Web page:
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Pols slam ‘dirty dozenʼ landlords renting ‘squalor for a dollarʼ

The living conditions in some subsidized apartments in the Bronx were found to be the worst in the city in terms of air quality, mold and infestation problems.

Sen Jeff Klein
Sen Jeff Klein

According to a survey conducted by State Senator Jeff Klein, State Senator Jose Serrano, Assemblyman Victor Pichardo and Assemblyman Luis Sepulveda, one-third of the worst subsidized buildings in the city can be found in the Bronx, which may explain the unusually high number of Legionnaire’s disease cases in the borough during the summer.

During the outbreak, 12 people died and 120 people became ill in the South Bronx. The report, which compiled a “dirty dozen” list of the buildings that had the most violations in the city, found that four Bronx developments (Andrews Plaza, Stevenson Towers, Lewis Morris Apartments and Stevenson Commons) had a combined 97 pest violation and 115 mold violations.

The four buildings accounted for 45 percent of the 466 violations that were handed out to the city’s 12 worst buildings. Mold and cockroach infestation are known asthma triggers. This may explain the high rates of asthma hospitalizations in the borough, particularly in the South Bronx.

The Bronx has the worst mold problem in the city

“It is no wonder that The Bronx has suffered a disproportionate number of Legionnaires’ cases, when you look at these subsidized buildings left in fetid conditions. This filth is scientifically connected to asthma and other respiratory illnesses, which also leave residents at a higher risk for Legionnaires’, and numerous other diseases.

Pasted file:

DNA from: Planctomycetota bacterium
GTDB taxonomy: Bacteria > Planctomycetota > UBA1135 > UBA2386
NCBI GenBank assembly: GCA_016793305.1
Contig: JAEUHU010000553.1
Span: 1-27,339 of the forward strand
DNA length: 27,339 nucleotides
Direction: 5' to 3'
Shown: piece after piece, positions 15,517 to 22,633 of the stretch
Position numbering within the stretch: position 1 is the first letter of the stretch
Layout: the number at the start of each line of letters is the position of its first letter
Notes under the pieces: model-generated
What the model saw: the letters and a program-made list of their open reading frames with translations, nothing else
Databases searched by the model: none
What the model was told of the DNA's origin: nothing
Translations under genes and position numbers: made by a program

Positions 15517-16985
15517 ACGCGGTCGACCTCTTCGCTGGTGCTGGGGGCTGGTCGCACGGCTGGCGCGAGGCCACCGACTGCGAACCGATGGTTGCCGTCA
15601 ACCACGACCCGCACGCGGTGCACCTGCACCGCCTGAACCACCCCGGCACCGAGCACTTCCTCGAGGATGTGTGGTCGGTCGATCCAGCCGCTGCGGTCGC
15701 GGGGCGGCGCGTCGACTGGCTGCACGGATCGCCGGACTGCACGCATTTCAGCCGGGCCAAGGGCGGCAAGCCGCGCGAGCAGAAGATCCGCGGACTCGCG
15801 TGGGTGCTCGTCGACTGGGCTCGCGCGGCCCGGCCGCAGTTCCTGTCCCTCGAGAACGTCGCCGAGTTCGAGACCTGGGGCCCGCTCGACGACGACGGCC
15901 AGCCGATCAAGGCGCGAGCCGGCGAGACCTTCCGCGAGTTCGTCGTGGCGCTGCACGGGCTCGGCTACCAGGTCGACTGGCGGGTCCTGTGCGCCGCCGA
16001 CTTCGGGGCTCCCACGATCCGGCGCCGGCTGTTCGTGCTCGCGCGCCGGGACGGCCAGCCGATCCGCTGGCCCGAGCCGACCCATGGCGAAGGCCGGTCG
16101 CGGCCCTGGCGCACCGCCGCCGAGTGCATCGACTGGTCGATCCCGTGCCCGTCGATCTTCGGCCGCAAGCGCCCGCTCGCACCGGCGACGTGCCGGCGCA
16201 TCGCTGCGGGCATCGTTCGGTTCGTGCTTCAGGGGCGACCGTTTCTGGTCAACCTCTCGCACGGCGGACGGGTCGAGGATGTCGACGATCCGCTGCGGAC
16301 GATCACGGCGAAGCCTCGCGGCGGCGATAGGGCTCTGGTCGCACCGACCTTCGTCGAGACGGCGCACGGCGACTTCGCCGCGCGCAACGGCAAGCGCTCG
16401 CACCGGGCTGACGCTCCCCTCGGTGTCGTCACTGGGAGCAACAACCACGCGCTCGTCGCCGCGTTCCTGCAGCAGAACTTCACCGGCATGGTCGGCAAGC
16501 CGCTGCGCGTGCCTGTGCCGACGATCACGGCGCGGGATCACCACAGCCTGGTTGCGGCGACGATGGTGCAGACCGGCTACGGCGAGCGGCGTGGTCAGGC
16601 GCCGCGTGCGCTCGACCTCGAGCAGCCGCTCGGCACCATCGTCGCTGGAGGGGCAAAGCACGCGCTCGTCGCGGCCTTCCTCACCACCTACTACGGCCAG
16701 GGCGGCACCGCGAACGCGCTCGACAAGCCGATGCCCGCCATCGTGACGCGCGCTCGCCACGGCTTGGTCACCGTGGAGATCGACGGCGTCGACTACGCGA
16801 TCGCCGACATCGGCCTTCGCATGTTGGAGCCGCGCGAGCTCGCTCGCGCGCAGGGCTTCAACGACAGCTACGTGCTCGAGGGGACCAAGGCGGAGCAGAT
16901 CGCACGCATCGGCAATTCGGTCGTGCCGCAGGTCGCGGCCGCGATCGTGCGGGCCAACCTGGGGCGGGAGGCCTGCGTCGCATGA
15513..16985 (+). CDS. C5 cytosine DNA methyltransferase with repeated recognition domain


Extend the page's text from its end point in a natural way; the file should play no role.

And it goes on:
“Unscrupulous landlords are giving these tenants squalor for our dollar and it’s unacceptable. Leaving residents in taxpayer subsidized buildings wallpapered in mold and crawling with roaches and mice is simply not going to be tolerated,” said Senator Klein.

“Many of the chronic ailments seen in The Bronx — such as asthma and other respiratory conditions —  can be linked to mold and other deplorable living conditions that many residents are forced to live with,” added Senator Serrano.

The investigation was an offshoot of a November 2014 report that found that several landlords of subsidized buildings in the Bronx violated city laws by failing to provide sufficient heat to tenants during the winter months. The report’s recommendations include the establishment of a mold and pest task force that monitors buildings with five or more violations in two years, allowing the Department of Health to deal with cockroach infestations and giving the city the power to impose civil fines on repeat violators.

The report comes two months after New York Governor Andrew Cuomo issued emergency regulations for stopping the spread of Legionnaire’s disease. The directives, which came as the Legionella outbreak was starting to fade, required building owners to register and test their cooling towers.

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